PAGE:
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Teaching is enactment

Posted By: Ross Mitchell on June 28, 2002
I agree. The craft of teaching is highly dependent on the ability to build and sustain relationships with other people, especially when they do not initially share your vision or goals. It is VERY IMPORTANT for teachers to know how their, or any, philosophy of teaching becomes enacted. What models of teaching are consistent with any given philosophical stance about teaching? What would they look like in practice?

I am certain that the answers to these questions will start with, "it depends," but that should not stop us from trying to figure just how large the envelope is that encloses the range of coherent possibilities for a given philosophical stance. Maybe we should try to get videotaped mini-documentaries of classroom teachers who seem to (fairly) coherently enact their philosophy of teaching as an aid to the university classroom instructor? A well-developed individual case is quite valuable as a model as well as for comparison and contrast, but multiple cases allow for considering the possibilities across philosophies and classrooms.

It would be unjust to build a false sense of confidence because teachers do not have an understanding of the interaction between their teaching context and the enactment of their teaching philosophy. Multiple case studies would inform the teacher candidate much more fully than a perfectly enacted model in the higher education classroom. Of course, a fully generalizable account is not likely to be obtained, but I think we owe it to teachers to enrich their knowledge base by giving them a window on actual practice across a range of contexts and philosophies.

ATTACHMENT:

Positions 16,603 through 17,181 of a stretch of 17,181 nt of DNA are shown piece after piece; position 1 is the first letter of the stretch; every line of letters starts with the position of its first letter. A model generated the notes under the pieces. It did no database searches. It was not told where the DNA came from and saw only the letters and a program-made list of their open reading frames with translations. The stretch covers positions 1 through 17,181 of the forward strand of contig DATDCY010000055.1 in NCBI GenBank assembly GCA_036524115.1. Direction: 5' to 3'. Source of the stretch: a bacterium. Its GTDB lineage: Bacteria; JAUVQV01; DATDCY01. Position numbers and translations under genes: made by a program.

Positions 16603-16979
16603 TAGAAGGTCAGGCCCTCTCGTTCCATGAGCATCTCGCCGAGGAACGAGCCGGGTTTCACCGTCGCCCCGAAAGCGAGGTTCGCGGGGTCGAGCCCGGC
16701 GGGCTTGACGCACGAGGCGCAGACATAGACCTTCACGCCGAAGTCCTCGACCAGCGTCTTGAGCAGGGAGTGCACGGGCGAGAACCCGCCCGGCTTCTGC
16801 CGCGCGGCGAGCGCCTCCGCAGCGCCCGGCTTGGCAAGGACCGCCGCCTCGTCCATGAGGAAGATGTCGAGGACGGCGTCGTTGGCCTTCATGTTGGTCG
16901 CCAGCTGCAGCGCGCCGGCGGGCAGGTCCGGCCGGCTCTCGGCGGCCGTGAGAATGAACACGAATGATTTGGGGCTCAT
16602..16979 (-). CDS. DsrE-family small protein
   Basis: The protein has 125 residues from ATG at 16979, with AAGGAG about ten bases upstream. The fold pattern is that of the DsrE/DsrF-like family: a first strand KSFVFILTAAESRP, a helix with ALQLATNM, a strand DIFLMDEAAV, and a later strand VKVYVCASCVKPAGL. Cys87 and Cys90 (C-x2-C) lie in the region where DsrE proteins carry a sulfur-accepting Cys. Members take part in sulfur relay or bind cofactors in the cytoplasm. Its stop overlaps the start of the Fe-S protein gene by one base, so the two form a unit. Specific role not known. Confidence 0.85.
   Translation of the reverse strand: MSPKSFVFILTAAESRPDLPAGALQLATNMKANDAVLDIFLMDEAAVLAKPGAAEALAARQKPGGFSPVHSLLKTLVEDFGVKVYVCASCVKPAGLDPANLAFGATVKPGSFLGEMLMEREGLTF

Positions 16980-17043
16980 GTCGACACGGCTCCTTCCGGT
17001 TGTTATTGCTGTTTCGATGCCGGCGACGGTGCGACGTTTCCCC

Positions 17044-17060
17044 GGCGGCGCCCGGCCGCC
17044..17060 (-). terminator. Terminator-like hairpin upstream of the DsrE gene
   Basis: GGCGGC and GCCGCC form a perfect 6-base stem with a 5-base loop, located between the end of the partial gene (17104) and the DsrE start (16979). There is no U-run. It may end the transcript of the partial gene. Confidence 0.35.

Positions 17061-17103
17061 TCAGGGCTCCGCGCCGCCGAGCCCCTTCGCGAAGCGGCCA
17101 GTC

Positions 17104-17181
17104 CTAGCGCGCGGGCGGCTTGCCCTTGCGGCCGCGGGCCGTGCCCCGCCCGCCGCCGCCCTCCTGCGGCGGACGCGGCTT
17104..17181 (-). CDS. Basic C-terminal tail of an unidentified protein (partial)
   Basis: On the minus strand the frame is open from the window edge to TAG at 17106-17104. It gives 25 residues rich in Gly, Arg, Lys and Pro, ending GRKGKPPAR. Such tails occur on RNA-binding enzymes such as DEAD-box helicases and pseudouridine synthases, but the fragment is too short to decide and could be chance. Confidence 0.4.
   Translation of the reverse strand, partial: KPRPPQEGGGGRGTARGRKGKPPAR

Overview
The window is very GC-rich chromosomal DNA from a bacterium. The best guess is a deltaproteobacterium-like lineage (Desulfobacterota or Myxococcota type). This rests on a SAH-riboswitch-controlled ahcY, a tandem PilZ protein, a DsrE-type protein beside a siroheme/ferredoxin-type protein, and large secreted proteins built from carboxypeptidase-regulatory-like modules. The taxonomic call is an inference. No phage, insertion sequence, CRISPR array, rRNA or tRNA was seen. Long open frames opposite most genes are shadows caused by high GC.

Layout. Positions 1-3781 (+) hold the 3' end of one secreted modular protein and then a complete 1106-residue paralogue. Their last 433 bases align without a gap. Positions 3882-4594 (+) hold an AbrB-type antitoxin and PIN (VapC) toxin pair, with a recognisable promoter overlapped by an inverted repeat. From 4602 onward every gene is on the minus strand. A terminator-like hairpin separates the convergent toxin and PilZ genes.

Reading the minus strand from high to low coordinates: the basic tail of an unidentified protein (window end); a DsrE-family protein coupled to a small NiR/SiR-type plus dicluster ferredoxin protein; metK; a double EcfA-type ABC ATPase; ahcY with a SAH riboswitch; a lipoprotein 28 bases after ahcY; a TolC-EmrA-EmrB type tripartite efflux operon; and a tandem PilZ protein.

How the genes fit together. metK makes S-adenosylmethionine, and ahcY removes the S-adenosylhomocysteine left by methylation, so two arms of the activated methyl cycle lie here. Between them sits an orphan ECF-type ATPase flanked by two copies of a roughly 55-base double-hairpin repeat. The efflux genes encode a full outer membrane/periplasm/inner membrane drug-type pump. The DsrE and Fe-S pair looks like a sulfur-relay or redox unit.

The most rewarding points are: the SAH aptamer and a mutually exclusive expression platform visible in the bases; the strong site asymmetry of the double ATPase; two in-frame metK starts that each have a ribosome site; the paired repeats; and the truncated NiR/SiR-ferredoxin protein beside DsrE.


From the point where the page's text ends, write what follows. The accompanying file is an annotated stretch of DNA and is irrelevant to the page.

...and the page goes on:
From day to day, the act of teaching is predominantly enactment. Reflection and revision depend upon the quiet moments not often available while in the presence of the students. As such, I do think it is important to remind teachers that for their philosophy to be enacted, they do need to be able to set aside quiet moments for reflection lest their practice go astray of their intentions.

However, I think we also have to remember that institutional constraints may prevent teachers from enacting certain tenets of their teaching philosophy. Principals may not support them, parents may battle against them, students may rebel, etc. As such, I think it is essential to get some sort of field documentaries to study as well as the modeling by the university professor since the institutional constraints in K-12 education are often not the same as those in post-secondary education. Who is watching, listening, and otherwise interacting while the professor is walking her/his walk and talking her/his talk is a very different constituency than that encountered by the K-12 classroom teacher.
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